Black-White racial disparities in health care utilization and self-reported health among cancer survivors: The role of food insecurity

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1 Scopus citations

Abstract

Background: Non-Hispanic Blacks continue to have worse cancer outcomes than non-Hispanic Whites. Suboptimal health care utilization and poor self-reported health among non-Hispanic Blacks contribute to these disparities. The relationship between race, food security status (FSS), and health care utilization or self-reported health among cancer survivors is not clear. This study aims to fill this gap in the science. Methods: The 2011-2018 National Health Interview Survey data were used. Bivariate and multivariable logistic regression analyses were used to examine the relationship between race (non-Hispanic Whites or non-Hispanic Blacks), FSS (high, marginal, low, or very low), health care utilization, and self-reported health among cancer survivors. Analyzed health care utilization measures included cost-related medication underuse (CRMU), cost-related delayed care, cost-related forgone care, seeing/talking to a medical specialist, seeing/talking to a general doctor, and overnight hospital stay. Results: A higher proportion of Blacks reported very low food security in comparison with Whites (10.58% vs 4.24%; P ≤.0001). Blacks were significantly less likely to report a medical specialist visit and more likely to report fair/poor health in the past 12 months even after adjustments for FSS. There was a dose-response relationship between FSS and CRMU, cost-related delayed care, cost-related forgone care, overnight hospital stay, and self-reported health status for both Whites and Blacks. Conclusions: Significant disparities in health care utilization and self-reported health across race and FSS persist among cancer survivors. Interventions that target food insecurity have the potential to reduce suboptimal health care utilization and self-reported health among cancer survivors.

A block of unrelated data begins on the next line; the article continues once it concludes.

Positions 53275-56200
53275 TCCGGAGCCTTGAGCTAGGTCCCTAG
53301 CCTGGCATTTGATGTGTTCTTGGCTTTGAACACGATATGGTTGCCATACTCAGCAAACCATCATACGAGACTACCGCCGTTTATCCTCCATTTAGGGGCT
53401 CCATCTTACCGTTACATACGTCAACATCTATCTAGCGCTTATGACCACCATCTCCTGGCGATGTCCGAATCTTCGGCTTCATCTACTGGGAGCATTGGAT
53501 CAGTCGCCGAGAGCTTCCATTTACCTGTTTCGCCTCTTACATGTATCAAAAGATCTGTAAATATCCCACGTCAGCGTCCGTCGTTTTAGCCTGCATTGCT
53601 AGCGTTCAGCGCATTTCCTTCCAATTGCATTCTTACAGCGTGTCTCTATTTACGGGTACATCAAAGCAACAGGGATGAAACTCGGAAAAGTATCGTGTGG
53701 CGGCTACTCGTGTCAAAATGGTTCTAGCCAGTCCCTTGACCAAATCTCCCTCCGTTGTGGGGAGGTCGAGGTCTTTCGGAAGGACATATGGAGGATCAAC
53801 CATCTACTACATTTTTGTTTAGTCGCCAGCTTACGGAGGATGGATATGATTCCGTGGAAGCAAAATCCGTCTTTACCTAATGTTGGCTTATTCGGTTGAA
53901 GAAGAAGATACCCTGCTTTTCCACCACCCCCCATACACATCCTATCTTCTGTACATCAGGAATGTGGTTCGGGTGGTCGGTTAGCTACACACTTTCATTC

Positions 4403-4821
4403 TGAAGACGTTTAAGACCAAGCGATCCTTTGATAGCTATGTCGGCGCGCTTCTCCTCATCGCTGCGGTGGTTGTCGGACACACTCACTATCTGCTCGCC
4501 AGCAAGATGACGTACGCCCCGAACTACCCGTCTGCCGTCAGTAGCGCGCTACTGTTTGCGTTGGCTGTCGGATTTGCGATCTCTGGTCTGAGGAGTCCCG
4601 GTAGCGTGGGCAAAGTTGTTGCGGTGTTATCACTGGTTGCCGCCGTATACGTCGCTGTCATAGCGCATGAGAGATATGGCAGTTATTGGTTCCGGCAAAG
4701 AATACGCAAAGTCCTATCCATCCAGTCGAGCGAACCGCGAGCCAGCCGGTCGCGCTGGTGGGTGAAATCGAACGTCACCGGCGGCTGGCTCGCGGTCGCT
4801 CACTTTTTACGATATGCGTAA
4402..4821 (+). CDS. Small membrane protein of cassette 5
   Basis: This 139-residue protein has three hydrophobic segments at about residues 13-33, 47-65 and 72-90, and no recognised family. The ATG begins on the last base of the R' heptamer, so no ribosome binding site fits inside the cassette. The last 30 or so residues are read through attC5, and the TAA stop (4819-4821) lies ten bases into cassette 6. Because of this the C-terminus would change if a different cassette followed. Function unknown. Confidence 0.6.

Original languageEnglish (US)
Pages (from-to)4620-4627
Number of pages8
JournalCancer
Volume127
Issue number24
DOIs
StatePublished - Dec 15 2021

Keywords

  • cancer survivors
  • food insecurity
  • health care utilization
  • racial disparities
  • self-reported health

ASJC Scopus subject areas

  • Oncology
  • Cancer Research

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